The Education Act 1877 established twelve regional Education Boards in New Zealand after the Provinces were abolished and the central government took control of education.
Tinui is a small village approximately 40 kilometres from Masterton, in the Wairarapa, New Zealand. The name comes from the Māori words ti, cabbage tree, and nui, many.
The New Zealand Mail followed up with: "It is refreshing to find that public opinion, as represented by the Press, entirely agrees with Mr. Pharazyn's statement that he was used to feed and clothe a family on £100 a year when at a station. Everyone knows the station. It had quite a reputation in its day, and was called, I believe, the " Go on " station, from a popular belief that to stop at it in hopes of getting anything would have been useless."
He was convicted and fined for offences in connection with voting in 1884, which gave the local paper the Evening Post some satisfaction.
He resigned from the Legislative Council on 11 March 1885, when he was well into his 80s, so that the eldest of his four sons, Robert, could succeed him.This is said to be the closest the Legislative Council ever came to the hereditary principle.
Pharazyn married three times. He married Harriet Maria in London in 1825. There were no surviving children. He married Mary Catherine Buckland in London in 1832, they had four sons but she died in 1864. He married Jessica Rankin on 24 December 1867 at St. Paul's Church in Wellington, she died in 1891.Nearing his 101st birthday Pharazyn died in 1903 at the residence of his daughter-in-law, Mrs William Pharazyn, "Seacroft", Hobson Street, Thorndon, Wellington. His four sons died before him but he did leave five grandsons, four granddaughters and three great-grandchildren one of them being Ella Pharazyn, whose furniture collection was in the Dominion Museum.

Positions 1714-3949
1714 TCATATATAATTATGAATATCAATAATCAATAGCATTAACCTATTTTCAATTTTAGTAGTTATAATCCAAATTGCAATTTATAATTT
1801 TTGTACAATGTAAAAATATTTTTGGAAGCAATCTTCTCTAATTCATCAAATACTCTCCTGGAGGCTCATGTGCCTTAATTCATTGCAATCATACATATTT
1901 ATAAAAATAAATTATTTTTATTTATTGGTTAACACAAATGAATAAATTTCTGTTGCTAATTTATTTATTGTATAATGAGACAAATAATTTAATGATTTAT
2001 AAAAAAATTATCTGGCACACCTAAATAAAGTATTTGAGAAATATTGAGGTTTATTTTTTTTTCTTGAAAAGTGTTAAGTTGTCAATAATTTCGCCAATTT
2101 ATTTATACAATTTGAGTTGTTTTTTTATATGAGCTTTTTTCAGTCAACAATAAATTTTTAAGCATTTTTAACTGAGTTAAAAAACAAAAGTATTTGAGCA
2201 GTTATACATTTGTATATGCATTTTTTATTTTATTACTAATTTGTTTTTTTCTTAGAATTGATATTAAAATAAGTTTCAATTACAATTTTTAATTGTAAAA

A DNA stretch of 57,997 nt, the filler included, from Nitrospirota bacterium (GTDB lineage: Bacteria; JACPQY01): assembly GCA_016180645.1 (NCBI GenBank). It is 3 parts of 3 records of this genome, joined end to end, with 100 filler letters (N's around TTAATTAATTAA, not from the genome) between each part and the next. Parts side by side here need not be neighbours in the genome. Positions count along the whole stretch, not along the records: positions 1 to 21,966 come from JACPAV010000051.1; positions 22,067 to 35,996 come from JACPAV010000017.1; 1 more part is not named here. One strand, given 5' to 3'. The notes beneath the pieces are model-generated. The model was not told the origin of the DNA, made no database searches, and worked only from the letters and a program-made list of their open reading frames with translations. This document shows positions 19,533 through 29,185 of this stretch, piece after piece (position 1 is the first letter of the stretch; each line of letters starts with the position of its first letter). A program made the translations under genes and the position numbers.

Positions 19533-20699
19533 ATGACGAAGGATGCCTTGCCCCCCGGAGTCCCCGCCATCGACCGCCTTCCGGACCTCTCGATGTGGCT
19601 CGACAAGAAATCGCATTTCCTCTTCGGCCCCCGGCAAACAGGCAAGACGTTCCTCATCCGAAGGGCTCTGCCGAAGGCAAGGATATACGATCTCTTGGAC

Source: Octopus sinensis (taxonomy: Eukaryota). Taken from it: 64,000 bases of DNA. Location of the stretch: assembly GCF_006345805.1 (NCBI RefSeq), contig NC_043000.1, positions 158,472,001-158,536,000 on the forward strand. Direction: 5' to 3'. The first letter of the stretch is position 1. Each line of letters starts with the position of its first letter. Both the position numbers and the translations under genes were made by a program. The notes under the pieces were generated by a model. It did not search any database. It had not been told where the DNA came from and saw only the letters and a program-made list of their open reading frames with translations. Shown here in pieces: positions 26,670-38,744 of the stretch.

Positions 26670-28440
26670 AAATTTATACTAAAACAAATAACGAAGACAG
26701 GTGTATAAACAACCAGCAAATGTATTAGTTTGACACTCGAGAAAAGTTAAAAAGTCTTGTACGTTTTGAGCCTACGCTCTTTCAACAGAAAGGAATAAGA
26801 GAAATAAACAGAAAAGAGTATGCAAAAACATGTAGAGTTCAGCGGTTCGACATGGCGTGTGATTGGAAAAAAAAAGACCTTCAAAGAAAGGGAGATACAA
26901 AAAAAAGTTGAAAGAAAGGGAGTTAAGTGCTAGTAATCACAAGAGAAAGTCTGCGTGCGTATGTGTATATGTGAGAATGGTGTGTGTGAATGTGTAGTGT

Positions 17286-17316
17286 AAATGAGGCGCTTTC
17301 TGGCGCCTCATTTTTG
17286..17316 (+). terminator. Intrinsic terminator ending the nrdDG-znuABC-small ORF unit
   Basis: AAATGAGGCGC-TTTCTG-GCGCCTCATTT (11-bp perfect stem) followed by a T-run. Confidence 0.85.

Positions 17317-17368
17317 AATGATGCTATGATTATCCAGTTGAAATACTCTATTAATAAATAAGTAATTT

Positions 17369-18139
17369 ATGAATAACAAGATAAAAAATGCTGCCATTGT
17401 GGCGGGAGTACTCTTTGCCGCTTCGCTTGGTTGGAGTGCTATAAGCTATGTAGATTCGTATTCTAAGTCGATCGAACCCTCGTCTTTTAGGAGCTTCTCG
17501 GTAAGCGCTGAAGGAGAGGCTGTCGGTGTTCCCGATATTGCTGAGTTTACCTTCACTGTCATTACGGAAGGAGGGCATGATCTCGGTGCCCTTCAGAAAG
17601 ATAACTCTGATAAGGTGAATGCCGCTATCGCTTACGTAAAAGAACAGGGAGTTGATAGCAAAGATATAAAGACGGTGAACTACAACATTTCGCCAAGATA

Pharazyn's third son, Charles (1839-1903), was a runholder in the Wairarapa at Longwood, Featherston.The fourth son of this man but only son of his second wife was notable soldier, businessman, journalist, lecturer and trade unionist William Noel Pharazyn (1894–1980).
Thorndon is a historic inner suburb of Wellington, the capital city of New Zealand. Because the suburb is relatively level compared to the hilly terrain elsewhere in Wellington it contained Wellington's elite residential area until its best was destroyed in the 1960s by a new motorway and the erection of tall office buildings on the sites of its Molesworth Street retail and service businesses.
Sir Charles Manley Luke was Mayor of Wellington, New Zealand, in 1895. His brother Sir John Luke was later Mayor of Wellington from 1913 to 1921.
Joseph Dransfield was the first mayor of Wellington City, New Zealand, from 1870 to 1872. He was the first mayor since William Guyton was (briefly) mayor of Wellington Borough in 1843.
The Mayor of Whanganui is the head of the Whanganui District Council. Since 1872, there have been 28 mayors. Hamish McDouall is the current mayor.
John Duthie was a politician and businessman in New Zealand. Originally from Scotland, he came to Auckland in 1863. He set up his own ironmongery in New Plymouth, then Wanganui, and he finally settled in Wellington. In the latter city, he was mayor for one term. He then represented Wellington in Parliament for a total of eleven years. For the last two years of his life, he was appointed to the New Zealand Legislative Council.